And this is the best of the Hobbit film series.

This is also the shortest of the three movies and I think that says a lot about the structure and flow of this film, as a short novel didn’t need to be stretched out into three really long movies.

This one jumps right in where we left off, as Smaug flies out to destroy the nearby town on the lake. My only real complaint about that though, was that the battle with Smaug was a cliffhanger and once you get to it here, it’s resolved in just ten minutes. I thought that the Extended Edition would rectify this a bit but it didn’t. Still, the opening of this film is fantastic and one of the best sequences out of all the Peter Jackson live action Tolkien movies.

Once that’s quickly resolved, the rest of this movie pretty much just deals with a gigantic fantasy battle of epic proportions. Everything leading up to this was the real story and most of the context. This film just decides to throw down and give us a real war, up close and personal. And while that might not seem like the makings of a great film, this is still really good and definitely the most fun Hobbit film to watch.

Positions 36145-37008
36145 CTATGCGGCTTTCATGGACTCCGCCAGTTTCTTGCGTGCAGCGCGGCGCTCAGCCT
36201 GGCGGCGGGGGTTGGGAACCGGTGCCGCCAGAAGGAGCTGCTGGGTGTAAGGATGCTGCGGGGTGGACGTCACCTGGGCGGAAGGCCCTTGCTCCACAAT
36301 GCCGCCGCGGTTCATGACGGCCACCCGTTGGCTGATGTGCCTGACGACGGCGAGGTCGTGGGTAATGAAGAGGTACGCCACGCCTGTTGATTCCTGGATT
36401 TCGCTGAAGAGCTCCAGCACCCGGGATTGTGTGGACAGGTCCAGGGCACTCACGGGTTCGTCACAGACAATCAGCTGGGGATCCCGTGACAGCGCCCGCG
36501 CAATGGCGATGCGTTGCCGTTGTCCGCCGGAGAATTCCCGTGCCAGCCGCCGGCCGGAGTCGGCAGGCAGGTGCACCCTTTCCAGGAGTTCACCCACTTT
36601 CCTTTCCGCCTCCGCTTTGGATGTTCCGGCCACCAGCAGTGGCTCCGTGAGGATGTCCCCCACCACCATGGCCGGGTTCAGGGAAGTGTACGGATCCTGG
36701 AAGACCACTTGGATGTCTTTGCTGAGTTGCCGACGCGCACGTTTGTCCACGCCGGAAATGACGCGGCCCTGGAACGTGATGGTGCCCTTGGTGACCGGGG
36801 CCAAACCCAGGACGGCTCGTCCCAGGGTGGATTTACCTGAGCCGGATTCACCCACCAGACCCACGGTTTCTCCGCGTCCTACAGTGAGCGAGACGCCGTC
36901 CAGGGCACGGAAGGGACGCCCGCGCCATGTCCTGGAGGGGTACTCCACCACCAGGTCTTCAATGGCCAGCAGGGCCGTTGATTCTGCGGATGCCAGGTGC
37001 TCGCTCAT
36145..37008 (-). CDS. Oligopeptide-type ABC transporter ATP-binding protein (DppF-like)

And it’s not just action for the sake of action, there are some real creative things that come into play. I love the elves shooting a massive volley of arrows only for the dwarves to respond with their “whirly bird” giant arrows that immediately destroy the elves attempt at a strong and deadly offense.

Additionally, the battle and every phase of it serves the story well, moves things forward and finds time to explore the main characters and their true motivations while making them all sort of find the spot where they need to be going forward in life.

Apart from the giant battle and Smaug, there is the big confrontation in the evil castle that sees Gandalf, Saruman, Elrond and Galadriel do battle with the spiritual forces of Sauron. This was one of the Peter Jackson additions to the story that wasn’t in the book but this was a satisfying finale to my favorite plot thread in these films. Jackson did a stupendous job with this portion of the Hobbit series and even if it wasn’t initially supposed to be there, it fits very well within the overall story arc of both The Hobbit and The Lord of the Rings.

I also like how this movie wraps up, as it doesn’t give us a really long, overly drawn out resolution like The Return of the King.

The Battle of the Five Armies might not be Lord of the Rings good but it is still a pretty fine fantasy epic motion picture. And it has really got me excited to want to revisit The Lord of the Rings trilogy once more.

Rating: 8.5/10
Pairs well with: the other two Hobbit films, as well as Lord of the Rings.